Integrated quantum photonics with single emitters
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Passive integrated photonic devices have been shown to be an enabling resource for photonic quantum information systems. Incorporation of active, on-chip nanophotonic elements based on single solid-state quantum emitters, such as quantum dots, organic molecules, and point defects in various crystals, provides a promising path towards the creation of highly scalable systems and novel functionality for photonic quantum computation and simulation, communication and metrology. This talk will discuss effective methods for leveraging single quantum emitters as single-photon sources and highly nonlinear optical elements in chip-scale integrated quantum photonic circuits. As an example, a recently demonstrated heterogeneous photonic integration platform leveraging waveguide-coupled single-photon sources based on single InAs quantum dots will be discussed.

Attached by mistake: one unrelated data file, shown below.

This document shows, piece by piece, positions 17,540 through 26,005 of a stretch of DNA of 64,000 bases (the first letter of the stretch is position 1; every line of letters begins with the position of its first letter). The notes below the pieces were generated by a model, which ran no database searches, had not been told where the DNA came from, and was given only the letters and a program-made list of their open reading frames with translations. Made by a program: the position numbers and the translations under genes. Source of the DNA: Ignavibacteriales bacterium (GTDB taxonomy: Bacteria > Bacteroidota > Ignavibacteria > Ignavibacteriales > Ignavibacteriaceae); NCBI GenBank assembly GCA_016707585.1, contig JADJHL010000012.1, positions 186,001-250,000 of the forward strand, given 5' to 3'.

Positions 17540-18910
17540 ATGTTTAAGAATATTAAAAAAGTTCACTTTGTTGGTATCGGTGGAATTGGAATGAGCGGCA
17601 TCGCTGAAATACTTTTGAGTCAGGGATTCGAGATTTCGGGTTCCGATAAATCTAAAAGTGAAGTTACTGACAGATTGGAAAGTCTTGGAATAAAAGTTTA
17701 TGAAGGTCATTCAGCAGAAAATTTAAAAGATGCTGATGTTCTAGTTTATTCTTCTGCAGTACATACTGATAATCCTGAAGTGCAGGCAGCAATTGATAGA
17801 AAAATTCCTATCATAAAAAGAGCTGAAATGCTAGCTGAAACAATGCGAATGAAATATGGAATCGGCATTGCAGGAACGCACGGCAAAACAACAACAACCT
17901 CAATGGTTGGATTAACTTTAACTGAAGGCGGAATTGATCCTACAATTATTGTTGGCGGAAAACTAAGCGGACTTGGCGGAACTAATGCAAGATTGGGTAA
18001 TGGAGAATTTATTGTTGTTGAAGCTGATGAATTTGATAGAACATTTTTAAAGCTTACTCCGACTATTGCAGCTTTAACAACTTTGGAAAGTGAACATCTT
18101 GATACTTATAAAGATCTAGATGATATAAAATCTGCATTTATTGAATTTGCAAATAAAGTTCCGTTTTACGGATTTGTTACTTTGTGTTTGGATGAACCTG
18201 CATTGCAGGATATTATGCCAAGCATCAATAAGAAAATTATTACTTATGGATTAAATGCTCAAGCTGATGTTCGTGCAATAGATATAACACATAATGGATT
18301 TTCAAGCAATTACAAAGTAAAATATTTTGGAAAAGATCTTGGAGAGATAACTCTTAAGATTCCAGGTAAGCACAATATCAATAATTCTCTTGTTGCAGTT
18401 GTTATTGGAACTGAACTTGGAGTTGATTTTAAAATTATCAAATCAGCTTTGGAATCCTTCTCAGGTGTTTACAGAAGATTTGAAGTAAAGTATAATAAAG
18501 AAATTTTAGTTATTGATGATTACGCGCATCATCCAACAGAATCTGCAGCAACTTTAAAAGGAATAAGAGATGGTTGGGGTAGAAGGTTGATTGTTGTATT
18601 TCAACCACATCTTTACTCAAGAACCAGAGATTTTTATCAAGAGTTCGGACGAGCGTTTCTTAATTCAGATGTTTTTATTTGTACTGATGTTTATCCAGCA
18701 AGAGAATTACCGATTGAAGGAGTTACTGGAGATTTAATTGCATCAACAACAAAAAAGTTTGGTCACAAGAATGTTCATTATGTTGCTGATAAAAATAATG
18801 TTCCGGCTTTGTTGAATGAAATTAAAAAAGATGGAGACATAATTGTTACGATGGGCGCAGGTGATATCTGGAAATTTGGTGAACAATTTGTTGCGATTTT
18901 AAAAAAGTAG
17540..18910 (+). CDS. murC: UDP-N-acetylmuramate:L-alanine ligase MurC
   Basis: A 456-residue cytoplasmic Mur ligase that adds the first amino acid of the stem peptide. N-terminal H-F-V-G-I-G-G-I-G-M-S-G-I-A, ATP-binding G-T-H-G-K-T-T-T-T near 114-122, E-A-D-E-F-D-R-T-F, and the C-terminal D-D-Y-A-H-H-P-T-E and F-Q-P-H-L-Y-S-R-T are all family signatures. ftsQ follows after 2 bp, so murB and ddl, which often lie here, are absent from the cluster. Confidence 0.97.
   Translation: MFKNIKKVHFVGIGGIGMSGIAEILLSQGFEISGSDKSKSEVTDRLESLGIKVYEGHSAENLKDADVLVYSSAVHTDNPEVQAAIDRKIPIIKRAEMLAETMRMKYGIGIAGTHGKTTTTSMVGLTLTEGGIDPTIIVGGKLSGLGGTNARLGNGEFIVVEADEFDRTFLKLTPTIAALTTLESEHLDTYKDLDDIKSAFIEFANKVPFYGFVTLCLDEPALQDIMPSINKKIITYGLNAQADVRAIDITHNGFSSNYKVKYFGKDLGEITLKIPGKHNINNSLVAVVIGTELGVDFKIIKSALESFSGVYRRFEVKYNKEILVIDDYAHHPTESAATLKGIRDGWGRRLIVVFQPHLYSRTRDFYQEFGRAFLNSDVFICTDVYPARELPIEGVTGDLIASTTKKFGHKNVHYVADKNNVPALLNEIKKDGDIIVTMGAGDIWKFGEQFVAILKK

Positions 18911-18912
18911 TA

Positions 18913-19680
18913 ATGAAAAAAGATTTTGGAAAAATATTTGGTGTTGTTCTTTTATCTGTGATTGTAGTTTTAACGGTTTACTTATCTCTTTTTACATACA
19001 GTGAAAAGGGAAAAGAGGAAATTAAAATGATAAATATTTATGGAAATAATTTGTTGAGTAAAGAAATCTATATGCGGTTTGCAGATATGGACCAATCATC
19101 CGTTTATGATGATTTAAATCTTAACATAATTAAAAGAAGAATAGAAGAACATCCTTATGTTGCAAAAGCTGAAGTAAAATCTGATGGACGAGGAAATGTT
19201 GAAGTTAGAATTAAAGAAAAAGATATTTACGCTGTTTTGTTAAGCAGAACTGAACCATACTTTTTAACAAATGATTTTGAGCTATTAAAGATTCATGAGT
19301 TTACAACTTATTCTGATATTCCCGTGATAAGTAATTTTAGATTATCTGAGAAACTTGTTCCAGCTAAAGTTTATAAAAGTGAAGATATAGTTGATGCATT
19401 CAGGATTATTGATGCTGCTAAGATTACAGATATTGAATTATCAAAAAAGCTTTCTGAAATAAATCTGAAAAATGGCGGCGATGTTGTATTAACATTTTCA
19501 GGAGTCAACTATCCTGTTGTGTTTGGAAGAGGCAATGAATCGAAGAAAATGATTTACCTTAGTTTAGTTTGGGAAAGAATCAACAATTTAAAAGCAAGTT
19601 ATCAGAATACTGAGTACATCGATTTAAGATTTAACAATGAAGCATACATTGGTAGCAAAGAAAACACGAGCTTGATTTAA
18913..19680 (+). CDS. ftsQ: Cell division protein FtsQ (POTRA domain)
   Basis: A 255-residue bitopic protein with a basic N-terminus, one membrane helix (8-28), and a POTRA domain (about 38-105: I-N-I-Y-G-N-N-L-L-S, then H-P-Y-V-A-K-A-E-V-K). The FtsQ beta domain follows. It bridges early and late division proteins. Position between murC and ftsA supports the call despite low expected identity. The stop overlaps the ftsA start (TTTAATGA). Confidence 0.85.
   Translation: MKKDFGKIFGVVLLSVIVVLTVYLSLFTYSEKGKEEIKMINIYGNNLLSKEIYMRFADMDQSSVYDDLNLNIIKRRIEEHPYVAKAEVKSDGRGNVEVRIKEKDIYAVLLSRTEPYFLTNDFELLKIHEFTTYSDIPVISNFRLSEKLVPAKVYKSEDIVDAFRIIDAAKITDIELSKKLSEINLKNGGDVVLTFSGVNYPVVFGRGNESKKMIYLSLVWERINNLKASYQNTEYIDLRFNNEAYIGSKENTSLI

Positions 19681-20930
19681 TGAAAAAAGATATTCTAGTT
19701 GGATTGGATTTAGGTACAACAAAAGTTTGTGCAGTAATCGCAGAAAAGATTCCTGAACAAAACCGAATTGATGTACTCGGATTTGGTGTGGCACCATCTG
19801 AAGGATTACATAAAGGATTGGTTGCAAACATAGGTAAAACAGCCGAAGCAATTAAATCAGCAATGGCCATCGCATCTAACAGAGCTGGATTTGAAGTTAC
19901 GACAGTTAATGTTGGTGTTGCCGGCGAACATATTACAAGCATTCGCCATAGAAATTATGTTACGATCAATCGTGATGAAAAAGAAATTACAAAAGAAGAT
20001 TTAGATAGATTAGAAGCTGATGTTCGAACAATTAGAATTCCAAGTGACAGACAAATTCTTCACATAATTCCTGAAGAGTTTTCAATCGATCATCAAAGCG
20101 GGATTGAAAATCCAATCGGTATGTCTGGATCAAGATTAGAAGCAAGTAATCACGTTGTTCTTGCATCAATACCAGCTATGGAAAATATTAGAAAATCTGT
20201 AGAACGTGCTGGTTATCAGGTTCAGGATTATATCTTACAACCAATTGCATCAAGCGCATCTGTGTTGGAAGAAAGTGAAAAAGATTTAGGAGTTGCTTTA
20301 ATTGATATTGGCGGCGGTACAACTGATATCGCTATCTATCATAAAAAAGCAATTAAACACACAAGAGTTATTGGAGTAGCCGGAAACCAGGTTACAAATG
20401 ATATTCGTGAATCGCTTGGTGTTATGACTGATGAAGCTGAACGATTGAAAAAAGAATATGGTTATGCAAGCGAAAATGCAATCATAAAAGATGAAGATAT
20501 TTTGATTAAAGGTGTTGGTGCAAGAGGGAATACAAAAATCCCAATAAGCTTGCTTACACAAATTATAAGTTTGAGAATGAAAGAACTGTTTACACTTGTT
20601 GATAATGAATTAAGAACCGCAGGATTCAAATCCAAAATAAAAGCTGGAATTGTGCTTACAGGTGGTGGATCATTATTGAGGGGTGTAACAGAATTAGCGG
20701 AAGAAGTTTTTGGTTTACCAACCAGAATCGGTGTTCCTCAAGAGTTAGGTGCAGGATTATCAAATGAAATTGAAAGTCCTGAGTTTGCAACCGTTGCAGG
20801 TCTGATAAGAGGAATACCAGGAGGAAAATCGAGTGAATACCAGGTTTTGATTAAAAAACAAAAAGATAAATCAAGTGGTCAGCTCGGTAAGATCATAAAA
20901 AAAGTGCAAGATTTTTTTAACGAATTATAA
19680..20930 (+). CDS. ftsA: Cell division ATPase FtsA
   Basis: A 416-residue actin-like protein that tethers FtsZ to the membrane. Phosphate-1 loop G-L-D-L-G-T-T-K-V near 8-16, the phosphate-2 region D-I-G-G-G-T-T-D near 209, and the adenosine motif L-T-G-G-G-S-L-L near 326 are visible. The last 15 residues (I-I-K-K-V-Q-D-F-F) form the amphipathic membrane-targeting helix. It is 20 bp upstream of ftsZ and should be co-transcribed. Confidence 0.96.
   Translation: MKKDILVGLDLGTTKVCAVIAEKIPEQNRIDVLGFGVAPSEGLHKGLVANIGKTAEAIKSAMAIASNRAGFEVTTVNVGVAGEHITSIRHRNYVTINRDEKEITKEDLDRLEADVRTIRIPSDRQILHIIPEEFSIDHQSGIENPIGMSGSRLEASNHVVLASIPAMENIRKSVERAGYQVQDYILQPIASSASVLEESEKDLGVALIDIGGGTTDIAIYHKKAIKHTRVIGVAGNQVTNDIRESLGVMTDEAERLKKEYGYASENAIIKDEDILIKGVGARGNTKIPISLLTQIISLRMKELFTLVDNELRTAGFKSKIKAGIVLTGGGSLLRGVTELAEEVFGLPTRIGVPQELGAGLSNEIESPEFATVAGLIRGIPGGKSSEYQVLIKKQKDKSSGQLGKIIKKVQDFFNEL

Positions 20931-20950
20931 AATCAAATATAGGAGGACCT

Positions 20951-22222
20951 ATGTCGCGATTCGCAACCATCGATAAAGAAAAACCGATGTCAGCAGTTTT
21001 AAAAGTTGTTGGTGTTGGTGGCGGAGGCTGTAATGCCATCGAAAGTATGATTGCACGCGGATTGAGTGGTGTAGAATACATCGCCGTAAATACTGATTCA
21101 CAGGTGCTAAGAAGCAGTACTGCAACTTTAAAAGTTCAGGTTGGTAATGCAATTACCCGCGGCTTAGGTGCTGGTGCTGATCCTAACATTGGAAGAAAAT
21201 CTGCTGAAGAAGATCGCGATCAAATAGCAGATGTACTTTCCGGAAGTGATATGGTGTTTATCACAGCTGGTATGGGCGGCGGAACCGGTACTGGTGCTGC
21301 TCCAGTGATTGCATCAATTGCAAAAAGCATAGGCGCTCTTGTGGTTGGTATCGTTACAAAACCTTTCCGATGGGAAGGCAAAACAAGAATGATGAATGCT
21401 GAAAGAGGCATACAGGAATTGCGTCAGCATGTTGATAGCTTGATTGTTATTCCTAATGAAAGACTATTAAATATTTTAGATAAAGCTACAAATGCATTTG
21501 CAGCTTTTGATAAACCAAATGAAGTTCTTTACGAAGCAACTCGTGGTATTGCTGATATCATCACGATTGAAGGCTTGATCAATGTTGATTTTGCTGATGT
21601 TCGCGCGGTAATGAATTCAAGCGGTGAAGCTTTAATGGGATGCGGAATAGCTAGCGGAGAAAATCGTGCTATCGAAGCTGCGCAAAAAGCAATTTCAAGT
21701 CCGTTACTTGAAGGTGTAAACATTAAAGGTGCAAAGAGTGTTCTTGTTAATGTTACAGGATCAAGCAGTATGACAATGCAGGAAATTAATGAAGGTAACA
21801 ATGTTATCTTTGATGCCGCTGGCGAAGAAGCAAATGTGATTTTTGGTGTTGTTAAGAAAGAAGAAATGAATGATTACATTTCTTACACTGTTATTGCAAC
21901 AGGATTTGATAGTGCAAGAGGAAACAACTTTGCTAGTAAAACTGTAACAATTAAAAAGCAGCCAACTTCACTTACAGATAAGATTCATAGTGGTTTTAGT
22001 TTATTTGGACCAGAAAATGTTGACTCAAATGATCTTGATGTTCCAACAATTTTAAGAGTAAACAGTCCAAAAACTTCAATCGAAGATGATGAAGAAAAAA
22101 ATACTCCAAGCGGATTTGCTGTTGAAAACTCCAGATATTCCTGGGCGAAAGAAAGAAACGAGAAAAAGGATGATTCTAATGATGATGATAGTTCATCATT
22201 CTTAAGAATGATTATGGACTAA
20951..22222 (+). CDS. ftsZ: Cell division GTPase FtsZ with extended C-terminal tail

Marcelo Davanco is a scientist at the Physical Measurement Lab in the National Institute of Standards and Technology (NIST). He has B.S. and M.S. degrees from the State University of Campinas, Brazil, and a Ph.D. in Electrical and Computer Engineering from the University of California, Santa Barbara, all in Electrical Engineering. Marcelo was a Postdoctoral Research Fellow at the University of Michigan and then at the NIST Center for Nanoscale Science and Technology, and has worked on a variety of topics in the field of nanophotonics.